The defendant acknowledges the existence, in at least some state caselaw, of the "special relationship" exception to the general rule that an insurance agent owes no duty to the insured to notify it of its coverage needs. The defendant argues, *550 however, that these cases impose, at most, a duty on the agent to advise the insured of its coverage needs, not to monitor the insured's ongoing compliance with its preexisting insurance coverage. The court is unpersuaded by this distinction. For example, in Northern Assur. Co. v. Stan-Ann Oil Co., 603 S.W.2d 218 (Tex.Civ. App.1979), the court held that an insurance agent could be held liable for its failure to inform its insured that the insured had omitted computer equipment on its monthly insurance reporting form. The insurance policy in question required the insured to submit, on a month-by-month basis, a list of the equipment that it wanted covered by the insurance policy. Id. at 224. The insured failed to list certain computer equipment, and the insurance agent, who had received the form from the insured, failed to bring this to the insured's attention. Id. The circumstances of this case are similarthe plaintiff seeks to hold the insurance agent liable for failing to ensure that the insured was meeting its obligations for maintaining the desired levels of coverage.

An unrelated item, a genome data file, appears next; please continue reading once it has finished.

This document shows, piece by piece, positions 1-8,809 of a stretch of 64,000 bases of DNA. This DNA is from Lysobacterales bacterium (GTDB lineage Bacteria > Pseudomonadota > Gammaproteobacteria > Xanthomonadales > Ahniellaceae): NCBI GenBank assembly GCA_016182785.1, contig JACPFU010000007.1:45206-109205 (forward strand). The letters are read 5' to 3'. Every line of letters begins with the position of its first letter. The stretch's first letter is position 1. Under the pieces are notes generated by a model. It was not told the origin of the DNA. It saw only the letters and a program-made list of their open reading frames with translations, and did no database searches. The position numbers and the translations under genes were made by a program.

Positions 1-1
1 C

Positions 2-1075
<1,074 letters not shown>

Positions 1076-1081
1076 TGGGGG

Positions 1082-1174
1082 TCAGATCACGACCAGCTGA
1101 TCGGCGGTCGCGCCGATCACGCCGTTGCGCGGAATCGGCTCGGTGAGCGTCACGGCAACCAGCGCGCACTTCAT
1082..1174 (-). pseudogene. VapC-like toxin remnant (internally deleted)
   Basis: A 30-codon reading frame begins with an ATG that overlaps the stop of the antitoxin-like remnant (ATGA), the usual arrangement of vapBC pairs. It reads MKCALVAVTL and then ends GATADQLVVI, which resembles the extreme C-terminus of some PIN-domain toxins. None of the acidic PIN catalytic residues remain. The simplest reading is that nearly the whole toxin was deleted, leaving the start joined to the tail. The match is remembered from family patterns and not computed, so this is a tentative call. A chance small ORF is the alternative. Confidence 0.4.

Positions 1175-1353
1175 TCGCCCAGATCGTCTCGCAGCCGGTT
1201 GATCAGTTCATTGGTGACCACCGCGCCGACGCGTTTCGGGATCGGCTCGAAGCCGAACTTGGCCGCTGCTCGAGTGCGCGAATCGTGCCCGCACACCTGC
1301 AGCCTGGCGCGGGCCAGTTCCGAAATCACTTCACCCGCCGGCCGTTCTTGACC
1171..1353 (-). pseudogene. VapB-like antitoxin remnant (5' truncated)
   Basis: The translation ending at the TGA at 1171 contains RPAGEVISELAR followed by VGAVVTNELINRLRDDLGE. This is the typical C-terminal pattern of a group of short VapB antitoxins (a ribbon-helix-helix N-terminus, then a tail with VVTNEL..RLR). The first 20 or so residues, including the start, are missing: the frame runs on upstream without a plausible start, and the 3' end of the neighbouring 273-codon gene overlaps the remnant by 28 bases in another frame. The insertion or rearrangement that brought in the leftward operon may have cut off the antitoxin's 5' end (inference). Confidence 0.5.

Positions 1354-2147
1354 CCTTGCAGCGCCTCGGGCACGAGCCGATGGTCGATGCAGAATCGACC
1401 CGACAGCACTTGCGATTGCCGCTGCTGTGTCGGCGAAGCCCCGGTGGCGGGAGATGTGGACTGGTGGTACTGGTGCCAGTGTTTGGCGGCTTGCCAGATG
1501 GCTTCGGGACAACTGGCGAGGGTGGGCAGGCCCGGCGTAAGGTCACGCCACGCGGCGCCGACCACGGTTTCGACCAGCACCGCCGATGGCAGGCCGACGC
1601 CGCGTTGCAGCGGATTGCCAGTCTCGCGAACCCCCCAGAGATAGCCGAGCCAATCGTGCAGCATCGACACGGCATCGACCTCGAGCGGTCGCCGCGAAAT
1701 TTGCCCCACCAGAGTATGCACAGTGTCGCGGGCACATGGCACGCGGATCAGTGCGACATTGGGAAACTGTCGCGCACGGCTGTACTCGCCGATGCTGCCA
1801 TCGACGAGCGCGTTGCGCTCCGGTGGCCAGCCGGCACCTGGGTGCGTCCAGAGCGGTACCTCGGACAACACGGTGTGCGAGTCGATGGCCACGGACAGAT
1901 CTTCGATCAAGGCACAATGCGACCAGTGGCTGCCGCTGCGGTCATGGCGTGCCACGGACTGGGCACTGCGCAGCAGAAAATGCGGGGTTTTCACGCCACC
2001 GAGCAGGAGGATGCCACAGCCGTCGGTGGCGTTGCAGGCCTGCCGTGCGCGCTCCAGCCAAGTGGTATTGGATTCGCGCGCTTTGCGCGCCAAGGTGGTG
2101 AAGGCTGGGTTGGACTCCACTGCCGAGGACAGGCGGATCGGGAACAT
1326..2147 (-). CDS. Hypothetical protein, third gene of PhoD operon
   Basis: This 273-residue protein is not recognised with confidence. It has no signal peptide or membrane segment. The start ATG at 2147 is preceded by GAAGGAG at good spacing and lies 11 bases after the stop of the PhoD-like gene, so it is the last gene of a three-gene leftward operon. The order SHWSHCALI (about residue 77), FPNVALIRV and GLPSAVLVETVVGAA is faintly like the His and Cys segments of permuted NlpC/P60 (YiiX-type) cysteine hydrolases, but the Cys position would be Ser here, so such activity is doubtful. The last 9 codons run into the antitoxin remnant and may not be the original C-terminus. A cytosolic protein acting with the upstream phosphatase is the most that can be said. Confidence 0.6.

It is again worth emphasizing that the issue before this court is not whether the plaintiff will indeed prevail on its claims against Hoxton. Rather, the court must determine whether, "resolving all issues of law and fact in the plaintiff's favor" Hartley, 187 F.3d at 424, the plaintiff has some possibility of success. Given the facts averred by the plaintiff and the principles of law discussed above (which may or may not eventually be adopted by the West Virginia courts), the defendant has not carried its burden to show that the plaintiff has no possibility of success on its claims against Hoxton.

 
III. Conclusion

For the foregoing reasons, the court concludes that Hill has some possibility of success on its claims against Hoxton, the non-diverse defendant. Accordingly, Hoxton's joinder in this action as a defendant is not fraudulent. Because both the plaintiff and Hoxton are West Virginia citizens, there is not complete diversity of citizenship between all adverse parties, and this court lacks diversity jurisdiction over this case. The court therefore GRANTS the plaintiffs motion to remand and REMANDS the case to state court.

The court DIRECTS the Clerk to send a copy of this Order to counsel of record and any unrepresented party, and DIRECTS the Clerk to post this published opinion at http://www.wvsd.uscourts.gov.

NOTES

[1] Because the court determines whether the plaintiff may have a viable claim by drawing all factual inferences in the favor of the plaintiff, the court takes the following facts as true solely for the purpose of ruling on the plaintiff's motion to remand.